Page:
KDE Plasma 5 is in no way comparable to KDE 3 or 4. KDE Plasma 5 is sensational in every definition of the term, it's actually lower on resources than XFCE, clocking in at about half of the minimal and less than a third of the typical (read, default setup of Fc25WS) Gnome Shell implementation. KDE Plasma 5 is also by far the most customisable DE, it can look like anything you want. Gnome Shell has some serious problems, basically problems that started to grow from version 16, and now with version 24 they've become worse, not better lol... Nautilus and the brutal cutting of functionality that happened and still is happening, it's still losing functionality, now with Wayland you can't do anything as root in a GUI File Manager any more, well, it's not like you really would need it, because you can get by with the terminal on a local machine, but you need it for FTP work on servers, and whereas Dolphin does that better than Filezilla, Nautilus doesn't do it at all in a remotely modern way, just like you can't get the terminal like in Dolphin, and just like it takes ages and massive configs and dicking around with fuse to get hybrid things working, Nautilus is a disgrace to be honest, completely unusable from a typical *nix user standpoint. The one main benefit of Gnome Shell is still Evolution for the workfloor, it's a nice easy to use PIM with all the integrations into hybrid systems... except that it's completely borked in the editing department, the writing lag is so enormous, it's unusable for serious business communications. Switching to X11 helps with some of these issues, but it's kinda dumb to have to do that, especially if you bog down your entire system for the security benefits with SELinux with is heavier and more cumbersome than AppArmor or Tomoyo, with all of the Wayland packages in place, and then still having to also install all of the X11 packages to do the same, but less secure and on a bogged down system. So Wayland is definitely the way to go, but Gnome Shell has to solve a lot of problems before people can really confidently roll out Gnome Shell in business environments, because it just doesn't work well enough, not by a long shot. KDE Plasma does things much better, yes you have the extra X11 overhead next to the Wayland packages, but KDE is so much lighter and faster being based on Qt5, that the net result is still extremely favorable in comparison to Gnome Shell, and everything just works, no functionality is lost, the switching to XWayland is solved well, it's usercentric, and well, Kontact/KMail does pretty well these days, much better than before, so you can confidently roll it out without fear of getting lynched by disgruntled users lol. I used to be the biggest Gnome Shell fan, it was Mac-like and thus very efficient for work,... it still is a very efficient interface for work, except that they took out or botched up so much functionality, that you can't work with it any more, so where's the point lol...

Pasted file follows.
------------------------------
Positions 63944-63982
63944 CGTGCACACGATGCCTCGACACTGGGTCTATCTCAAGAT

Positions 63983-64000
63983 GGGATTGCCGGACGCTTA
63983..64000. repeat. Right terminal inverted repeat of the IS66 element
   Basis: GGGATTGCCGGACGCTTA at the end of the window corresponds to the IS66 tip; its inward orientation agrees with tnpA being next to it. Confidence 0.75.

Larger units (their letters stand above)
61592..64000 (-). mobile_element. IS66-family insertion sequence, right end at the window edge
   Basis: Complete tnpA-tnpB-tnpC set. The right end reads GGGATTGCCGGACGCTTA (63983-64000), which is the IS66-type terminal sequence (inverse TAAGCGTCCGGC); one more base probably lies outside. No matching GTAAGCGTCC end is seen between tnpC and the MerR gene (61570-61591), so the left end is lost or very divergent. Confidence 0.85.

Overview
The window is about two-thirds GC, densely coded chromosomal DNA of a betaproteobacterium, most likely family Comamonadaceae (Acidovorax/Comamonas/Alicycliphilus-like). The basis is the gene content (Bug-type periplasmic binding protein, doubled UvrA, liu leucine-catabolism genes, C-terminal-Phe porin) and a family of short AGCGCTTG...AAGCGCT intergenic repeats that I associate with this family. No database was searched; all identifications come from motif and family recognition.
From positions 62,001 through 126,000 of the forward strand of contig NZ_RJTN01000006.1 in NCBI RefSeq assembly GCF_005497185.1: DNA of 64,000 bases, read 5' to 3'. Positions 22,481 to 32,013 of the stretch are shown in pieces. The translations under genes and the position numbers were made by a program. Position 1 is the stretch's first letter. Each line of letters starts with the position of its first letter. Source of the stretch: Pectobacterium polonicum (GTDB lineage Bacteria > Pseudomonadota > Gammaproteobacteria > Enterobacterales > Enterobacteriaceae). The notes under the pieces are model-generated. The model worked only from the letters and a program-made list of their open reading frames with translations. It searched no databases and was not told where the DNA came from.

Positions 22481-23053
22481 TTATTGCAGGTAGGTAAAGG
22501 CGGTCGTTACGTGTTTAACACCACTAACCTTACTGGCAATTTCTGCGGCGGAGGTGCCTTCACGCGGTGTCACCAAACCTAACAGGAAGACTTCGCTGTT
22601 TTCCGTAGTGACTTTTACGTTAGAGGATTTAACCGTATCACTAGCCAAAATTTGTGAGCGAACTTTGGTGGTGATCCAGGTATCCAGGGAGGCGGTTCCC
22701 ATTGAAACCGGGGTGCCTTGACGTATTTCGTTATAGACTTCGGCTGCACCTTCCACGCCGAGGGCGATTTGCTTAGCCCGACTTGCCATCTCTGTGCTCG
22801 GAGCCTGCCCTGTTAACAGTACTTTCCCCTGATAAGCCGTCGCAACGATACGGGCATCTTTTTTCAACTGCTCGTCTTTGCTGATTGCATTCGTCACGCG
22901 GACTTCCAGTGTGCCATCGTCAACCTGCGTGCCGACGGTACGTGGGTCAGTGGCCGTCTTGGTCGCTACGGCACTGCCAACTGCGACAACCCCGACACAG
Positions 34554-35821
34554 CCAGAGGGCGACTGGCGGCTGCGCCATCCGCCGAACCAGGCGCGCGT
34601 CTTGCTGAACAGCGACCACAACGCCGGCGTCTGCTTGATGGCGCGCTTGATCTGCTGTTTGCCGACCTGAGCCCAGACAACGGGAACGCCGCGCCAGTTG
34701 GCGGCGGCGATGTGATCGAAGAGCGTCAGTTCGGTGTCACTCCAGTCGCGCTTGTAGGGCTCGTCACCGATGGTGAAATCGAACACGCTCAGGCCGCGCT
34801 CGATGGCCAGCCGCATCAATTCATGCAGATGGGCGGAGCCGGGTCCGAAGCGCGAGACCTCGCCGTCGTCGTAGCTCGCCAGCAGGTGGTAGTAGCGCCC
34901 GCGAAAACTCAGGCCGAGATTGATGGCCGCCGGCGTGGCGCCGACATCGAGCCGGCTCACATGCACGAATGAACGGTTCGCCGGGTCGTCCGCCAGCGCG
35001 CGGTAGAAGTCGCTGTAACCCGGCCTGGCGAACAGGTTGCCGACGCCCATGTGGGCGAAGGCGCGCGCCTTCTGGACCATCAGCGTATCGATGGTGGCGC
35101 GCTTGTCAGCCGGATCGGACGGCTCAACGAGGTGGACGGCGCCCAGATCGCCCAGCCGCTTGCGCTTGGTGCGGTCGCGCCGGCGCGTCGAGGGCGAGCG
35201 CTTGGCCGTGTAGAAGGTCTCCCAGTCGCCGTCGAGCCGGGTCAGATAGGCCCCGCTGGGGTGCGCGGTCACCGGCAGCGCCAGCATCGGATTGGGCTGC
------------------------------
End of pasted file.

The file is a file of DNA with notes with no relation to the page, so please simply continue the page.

In all seriousness, I had this same or a very similiar issue, I was also using a 770, got fed up and bought a 480, problem solved. I'm very sure it had something to do with the drivers. I'm also on fedora, and regardless what DE I had installed (Gnome, KDE, Cinnamon, XFCE) it would always freeze, especially when I full screened a YouTube video on chrome/chromium. I had to constantly reset my computer every day, everything but the mouse froze, including my keyboard for some reason.

I completely reformatted the drive and installed from the standard Fedora 25 workstation DVD.

That's funny, because that's what happened to me. All I did was install the standard version of Fedora 25 (Gnome) and that was it. It picked Wayland by default, but it gives me Gnome classic and Gnome using as an option via the cog at login.

On KDE: I will give it a try inside a VM and see if I like it. I am rather flexible and willing to make things work, but I don't want to have the trouble of making every little thing work every day. (Not saying that that's my impression of KDE, just a general opinion).

So you bought an AMD graphics card and that solved your issues?

Did you use the default open-source drivers or the proprietary ones from Nvidia?

I was only using the nouveau drivers because of the issues stated before in this thread with the proprietary ones. After I bought the 480 and used their open source drivers, I haven't had any problems. I'm currently using fedora + kde.

Did the issues stop when you switched to the nouveau drivers? Or did it stop when you got the new GPU?

I was using the nvidia open source nouveau drivers. It stopped when I got the new GPU (RX 480)

I had the same problem with Fedora 25. I'm running an intel gpu on a craptop. Originally I thought it was linked to this bug that I have been fighting for two years.

However, I switched to Ubuntu Mate and I'm not having problems. I don't remember having problems on Fedora 24 either. You may want to try either Fedora 24 or a different desktop environment and see if that eliminates the issue. Neither choice is a solution, but you may find out what the problem is.